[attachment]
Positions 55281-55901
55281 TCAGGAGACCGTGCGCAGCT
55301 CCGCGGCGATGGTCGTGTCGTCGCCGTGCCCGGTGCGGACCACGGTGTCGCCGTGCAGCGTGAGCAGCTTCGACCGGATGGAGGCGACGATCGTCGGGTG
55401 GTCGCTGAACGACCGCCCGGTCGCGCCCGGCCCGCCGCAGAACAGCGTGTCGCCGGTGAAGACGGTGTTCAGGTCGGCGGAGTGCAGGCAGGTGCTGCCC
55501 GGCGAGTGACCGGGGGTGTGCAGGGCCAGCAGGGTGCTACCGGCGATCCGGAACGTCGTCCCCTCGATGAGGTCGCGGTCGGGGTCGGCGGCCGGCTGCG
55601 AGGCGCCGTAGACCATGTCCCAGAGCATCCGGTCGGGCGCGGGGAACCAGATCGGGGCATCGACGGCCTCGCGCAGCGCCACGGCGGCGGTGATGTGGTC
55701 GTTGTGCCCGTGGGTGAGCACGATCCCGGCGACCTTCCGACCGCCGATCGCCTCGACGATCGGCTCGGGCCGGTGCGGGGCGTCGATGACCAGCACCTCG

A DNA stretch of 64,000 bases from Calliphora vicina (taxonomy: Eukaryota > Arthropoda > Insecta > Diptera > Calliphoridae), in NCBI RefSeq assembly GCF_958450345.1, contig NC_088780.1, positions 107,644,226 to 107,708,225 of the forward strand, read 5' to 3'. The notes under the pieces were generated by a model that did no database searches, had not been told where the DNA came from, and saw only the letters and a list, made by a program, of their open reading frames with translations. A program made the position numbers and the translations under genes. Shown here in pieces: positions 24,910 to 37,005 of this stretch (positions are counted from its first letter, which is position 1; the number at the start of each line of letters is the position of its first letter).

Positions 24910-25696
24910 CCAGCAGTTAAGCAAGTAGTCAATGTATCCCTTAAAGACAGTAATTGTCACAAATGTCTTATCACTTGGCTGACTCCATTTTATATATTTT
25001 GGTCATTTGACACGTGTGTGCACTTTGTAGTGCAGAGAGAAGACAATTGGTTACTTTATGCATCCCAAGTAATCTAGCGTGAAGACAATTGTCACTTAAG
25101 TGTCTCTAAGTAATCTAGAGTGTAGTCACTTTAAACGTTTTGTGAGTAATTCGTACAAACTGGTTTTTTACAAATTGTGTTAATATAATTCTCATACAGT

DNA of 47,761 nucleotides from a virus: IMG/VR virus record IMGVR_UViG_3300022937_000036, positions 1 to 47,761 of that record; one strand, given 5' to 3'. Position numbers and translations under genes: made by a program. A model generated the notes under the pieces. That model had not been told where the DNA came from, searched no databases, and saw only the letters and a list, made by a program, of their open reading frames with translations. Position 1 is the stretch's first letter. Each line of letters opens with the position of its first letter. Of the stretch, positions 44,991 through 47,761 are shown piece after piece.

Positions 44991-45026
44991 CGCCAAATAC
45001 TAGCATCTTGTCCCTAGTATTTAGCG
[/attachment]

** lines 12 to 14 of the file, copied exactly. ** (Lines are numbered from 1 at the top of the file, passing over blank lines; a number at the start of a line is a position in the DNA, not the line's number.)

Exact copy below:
25101 TGTCTCTAAGTAATCTAGAGTGTAGTCACTTTAAACGTTTTGTGAGTAATTCGTACAAACTGGTTTTTTACAAATTGTGTTAATATAATTCTCATACAGT

DNA of 47,761 nucleotides from a virus: IMG/VR virus record IMGVR_UViG_3300022937_000036, positions 1 to 47,761 of that record; one strand, given 5' to 3'. Position numbers and translations under genes: made by a program. A model generated the notes under the pieces. That model had not been told where the DNA came from, searched no databases, and saw only the letters and a list, made by a program, of their open reading frames with translations. Position 1 is the stretch's first letter. Each line of letters opens with the position of its first letter. Of the stretch, positions 44,991 through 47,761 are shown piece after piece.

Positions 44991-45026